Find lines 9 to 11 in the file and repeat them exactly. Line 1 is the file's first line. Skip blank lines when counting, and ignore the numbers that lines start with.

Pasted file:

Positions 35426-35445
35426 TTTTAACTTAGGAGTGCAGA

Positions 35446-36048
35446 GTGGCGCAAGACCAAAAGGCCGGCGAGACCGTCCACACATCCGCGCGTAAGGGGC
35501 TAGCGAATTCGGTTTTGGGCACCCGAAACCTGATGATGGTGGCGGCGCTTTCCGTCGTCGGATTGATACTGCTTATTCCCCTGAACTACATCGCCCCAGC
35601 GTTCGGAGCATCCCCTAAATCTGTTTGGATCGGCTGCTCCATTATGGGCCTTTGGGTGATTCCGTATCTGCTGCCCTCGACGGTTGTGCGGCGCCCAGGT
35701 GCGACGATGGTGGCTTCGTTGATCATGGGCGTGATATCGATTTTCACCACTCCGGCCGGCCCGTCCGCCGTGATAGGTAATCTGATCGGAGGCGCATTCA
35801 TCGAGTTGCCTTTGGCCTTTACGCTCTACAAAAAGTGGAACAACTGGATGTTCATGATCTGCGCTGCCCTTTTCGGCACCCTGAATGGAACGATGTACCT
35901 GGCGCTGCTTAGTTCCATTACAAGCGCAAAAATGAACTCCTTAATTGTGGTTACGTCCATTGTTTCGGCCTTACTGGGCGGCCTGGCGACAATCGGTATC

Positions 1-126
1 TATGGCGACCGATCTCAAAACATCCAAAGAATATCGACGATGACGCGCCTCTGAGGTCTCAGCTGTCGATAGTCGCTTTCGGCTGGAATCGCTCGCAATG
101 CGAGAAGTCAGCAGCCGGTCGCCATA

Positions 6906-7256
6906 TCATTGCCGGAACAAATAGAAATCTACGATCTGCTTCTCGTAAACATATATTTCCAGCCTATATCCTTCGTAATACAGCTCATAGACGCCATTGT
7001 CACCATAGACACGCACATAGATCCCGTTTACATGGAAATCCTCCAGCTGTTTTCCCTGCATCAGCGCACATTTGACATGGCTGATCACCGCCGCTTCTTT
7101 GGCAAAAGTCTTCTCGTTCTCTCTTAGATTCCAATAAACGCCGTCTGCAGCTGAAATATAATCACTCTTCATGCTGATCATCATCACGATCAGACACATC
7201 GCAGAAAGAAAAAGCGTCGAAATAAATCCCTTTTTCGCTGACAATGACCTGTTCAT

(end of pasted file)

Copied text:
35901 GGCGCTGCTTAGTTCCATTACAAGCGCAAAAATGAACTCCTTAATTGTGGTTACGTCCATTGTTTCGGCCTTACTGGGCGGCCTGGCGACAATCGGTATC

Positions 1-126
1 TATGGCGACCGATCTCAAAACATCCAAAGAATATCGACGATGACGCGCCTCTGAGGTCTCAGCTGTCGATAGTCGCTTTCGGCTGGAATCGCTCGCAATG